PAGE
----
Stanford experience with obliterative bronchiolitis after lung and heart-lung transplantation

Hermann Reichenspurner, Reda E. Girgis, Robert C. Robbins, Kwok L. Yun, Michael Nitschke, Gerald J. Berry, Randall E. Morris, James Theodore, Bruce A. Reitz

Research output: Contribution to journalArticlepeer-review

109 Scopus citations


Background. Obliterative bronchiolitis (OB) is the main chronic complication after heart-lung (HLTx) and lung transplantation (LTx), limiting the long-term success of both transplant procedures. Methods. Since 1981, 135 HLTxs and 61 isolated LTxs were performed in 184 patients at Stanford University. Results. The overall prevalence of OB in patients surviving longer than 3 months postoperatively was 64% after HLTx and 68% after LTx. The actuarial freedom from OB was 72%, 51%, 44%, and 29% at 1, 2, 3, and 5 years, respectively, after HLTx and LTx. An analysis of potential risk factors revealed that the frequency and severity of acute rejection episodes (p < 0.001) and the appearance of lymphocytic bronchiolitis on biopsy (p < 0.05) were significantly associated with the development of OB. With regard to diagnosis of OB, pulmonary function tests show early reductions of the forced expiratory flow between 25% and 75% of the forced vital capacity with subsequent decreases in the forced expiratory volume in 1 second. The sensitivity of transbronchial biopsies has increased to 71% since 1993. Current treatment consists of augmented immunosuppression. Concurrent acute rejection episodes or active OB on biopsy have been treated aggressively with high-dose steroid pulses. Analysis of data from 73 patients with OB after HLTx and LTx revealed actuarial 1-, 3-, 5-, and 10-year survival of 89%, 71%, 44%, and 17% versus 86%, 77%, 63% and 56% in patients without OB (p < 0.05 by log-rank analysis). The main complication and cause of death in patients with OB was superimposed respiratory tract infection, which was treated aggressively. Conclusions. Early diagnosis of OB using pulmonary function tests or transbronchial biopsy is possible and important, because immediate treatment initiation has led to acceptable survival rates, with nearly 50% of affected patients still alive 5 years after transplantation. Current experimental research on OB suggests that immune injury is the main pathogenetic event of airway obliteration in animal models; rapamycin and leflunomide are new immunosuppressive agents that may have the potential to prevent and treat airway obliteration.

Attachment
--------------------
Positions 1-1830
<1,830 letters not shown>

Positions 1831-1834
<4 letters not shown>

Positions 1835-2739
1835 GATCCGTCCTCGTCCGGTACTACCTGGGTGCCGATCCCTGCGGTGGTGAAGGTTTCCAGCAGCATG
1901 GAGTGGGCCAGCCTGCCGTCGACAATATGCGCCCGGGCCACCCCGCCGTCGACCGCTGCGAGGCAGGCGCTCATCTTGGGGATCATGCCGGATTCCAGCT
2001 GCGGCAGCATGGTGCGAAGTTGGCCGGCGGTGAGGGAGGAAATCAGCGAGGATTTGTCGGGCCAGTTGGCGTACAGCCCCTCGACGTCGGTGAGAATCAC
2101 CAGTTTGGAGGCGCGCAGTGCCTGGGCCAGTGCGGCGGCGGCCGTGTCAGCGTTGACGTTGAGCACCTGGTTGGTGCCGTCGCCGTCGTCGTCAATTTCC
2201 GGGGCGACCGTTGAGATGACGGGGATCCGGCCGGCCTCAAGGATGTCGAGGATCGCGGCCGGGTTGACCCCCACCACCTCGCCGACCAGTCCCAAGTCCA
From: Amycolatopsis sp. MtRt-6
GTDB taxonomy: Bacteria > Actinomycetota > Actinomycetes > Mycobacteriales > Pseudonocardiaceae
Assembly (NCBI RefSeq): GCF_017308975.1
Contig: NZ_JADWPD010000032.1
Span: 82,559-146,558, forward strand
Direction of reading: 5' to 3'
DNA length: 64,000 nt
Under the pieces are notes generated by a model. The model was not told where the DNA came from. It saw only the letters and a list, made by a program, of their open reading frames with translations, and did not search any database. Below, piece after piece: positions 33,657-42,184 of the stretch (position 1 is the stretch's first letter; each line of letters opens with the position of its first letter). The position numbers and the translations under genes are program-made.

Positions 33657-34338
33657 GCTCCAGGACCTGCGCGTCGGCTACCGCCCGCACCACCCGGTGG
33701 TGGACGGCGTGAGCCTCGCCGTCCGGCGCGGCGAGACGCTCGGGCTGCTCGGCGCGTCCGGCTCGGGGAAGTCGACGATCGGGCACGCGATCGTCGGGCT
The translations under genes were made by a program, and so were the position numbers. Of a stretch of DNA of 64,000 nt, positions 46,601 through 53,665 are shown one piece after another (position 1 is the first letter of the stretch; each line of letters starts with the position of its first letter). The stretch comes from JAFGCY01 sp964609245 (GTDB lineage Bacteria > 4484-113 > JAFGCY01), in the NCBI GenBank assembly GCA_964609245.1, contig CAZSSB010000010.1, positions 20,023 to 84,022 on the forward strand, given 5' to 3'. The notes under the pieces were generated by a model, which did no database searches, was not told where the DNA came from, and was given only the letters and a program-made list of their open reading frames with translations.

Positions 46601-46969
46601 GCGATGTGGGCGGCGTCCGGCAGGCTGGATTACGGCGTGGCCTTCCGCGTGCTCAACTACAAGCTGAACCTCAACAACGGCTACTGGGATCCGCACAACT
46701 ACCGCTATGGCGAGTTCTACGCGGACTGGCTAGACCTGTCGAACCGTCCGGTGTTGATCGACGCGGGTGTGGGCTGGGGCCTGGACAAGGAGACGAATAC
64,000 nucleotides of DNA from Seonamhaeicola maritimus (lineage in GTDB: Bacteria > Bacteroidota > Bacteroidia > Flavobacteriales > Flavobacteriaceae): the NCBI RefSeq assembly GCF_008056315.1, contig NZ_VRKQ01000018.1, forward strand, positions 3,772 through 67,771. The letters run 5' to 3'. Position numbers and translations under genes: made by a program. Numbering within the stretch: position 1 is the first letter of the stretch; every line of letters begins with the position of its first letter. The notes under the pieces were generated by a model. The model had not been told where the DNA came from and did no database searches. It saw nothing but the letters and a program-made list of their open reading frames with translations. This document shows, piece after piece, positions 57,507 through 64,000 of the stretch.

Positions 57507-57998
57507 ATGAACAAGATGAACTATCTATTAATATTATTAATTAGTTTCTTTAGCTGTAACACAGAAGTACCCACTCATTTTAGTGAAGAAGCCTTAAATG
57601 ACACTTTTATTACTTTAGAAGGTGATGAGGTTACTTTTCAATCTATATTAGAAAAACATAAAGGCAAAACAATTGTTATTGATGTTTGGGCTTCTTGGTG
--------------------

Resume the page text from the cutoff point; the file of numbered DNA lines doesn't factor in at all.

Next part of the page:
Original languageEnglish (US)
Pages (from-to)1467-1473
Number of pages7
JournalAnnals of Thoracic Surgery
Issue number5
StatePublished - Nov 1996
Externally publishedYes

ASJC Scopus subject areas

  • Surgery
  • Pulmonary and Respiratory Medicine
  • Cardiology and Cardiovascular Medicine


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